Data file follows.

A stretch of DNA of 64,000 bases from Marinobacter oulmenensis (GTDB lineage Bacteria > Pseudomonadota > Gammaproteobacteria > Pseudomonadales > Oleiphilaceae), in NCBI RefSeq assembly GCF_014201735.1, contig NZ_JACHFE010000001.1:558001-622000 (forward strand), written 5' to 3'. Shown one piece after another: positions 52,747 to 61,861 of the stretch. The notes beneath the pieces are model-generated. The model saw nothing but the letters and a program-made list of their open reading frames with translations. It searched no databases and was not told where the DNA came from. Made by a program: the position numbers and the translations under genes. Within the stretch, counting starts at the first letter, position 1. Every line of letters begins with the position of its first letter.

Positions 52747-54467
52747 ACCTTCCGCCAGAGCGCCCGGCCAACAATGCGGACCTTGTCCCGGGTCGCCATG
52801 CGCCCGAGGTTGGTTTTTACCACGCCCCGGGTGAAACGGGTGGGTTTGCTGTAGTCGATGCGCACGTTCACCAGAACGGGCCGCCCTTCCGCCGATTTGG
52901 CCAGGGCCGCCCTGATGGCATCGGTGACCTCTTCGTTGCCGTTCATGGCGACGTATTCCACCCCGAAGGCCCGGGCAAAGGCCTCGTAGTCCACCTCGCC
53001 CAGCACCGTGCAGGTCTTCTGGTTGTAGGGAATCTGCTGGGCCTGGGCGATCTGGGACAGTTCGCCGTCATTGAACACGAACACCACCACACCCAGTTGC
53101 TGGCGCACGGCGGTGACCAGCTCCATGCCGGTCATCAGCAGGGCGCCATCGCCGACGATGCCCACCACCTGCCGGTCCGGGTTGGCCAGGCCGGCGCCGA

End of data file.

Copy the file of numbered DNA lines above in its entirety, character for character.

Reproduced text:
A stretch of DNA of 64,000 bases from Marinobacter oulmenensis (GTDB lineage Bacteria > Pseudomonadota > Gammaproteobacteria > Pseudomonadales > Oleiphilaceae), in NCBI RefSeq assembly GCF_014201735.1, contig NZ_JACHFE010000001.1:558001-622000 (forward strand), written 5' to 3'. Shown one piece after another: positions 52,747 to 61,861 of the stretch. The notes beneath the pieces are model-generated. The model saw nothing but the letters and a program-made list of their open reading frames with translations. It searched no databases and was not told where the DNA came from. Made by a program: the position numbers and the translations under genes. Within the stretch, counting starts at the first letter, position 1. Every line of letters begins with the position of its first letter.

Positions 52747-54467
52747 ACCTTCCGCCAGAGCGCCCGGCCAACAATGCGGACCTTGTCCCGGGTCGCCATG
52801 CGCCCGAGGTTGGTTTTTACCACGCCCCGGGTGAAACGGGTGGGTTTGCTGTAGTCGATGCGCACGTTCACCAGAACGGGCCGCCCTTCCGCCGATTTGG
52901 CCAGGGCCGCCCTGATGGCATCGGTGACCTCTTCGTTGCCGTTCATGGCGACGTATTCCACCCCGAAGGCCCGGGCAAAGGCCTCGTAGTCCACCTCGCC
53001 CAGCACCGTGCAGGTCTTCTGGTTGTAGGGAATCTGCTGGGCCTGGGCGATCTGGGACAGTTCGCCGTCATTGAACACGAACACCACCACACCCAGTTGC
53101 TGGCGCACGGCGGTGACCAGCTCCATGCCGGTCATCAGCAGGGCGCCATCGCCGACGATGCCCACCACCTGCCGGTCCGGGTTGGCCAGGCCGGCGCCGA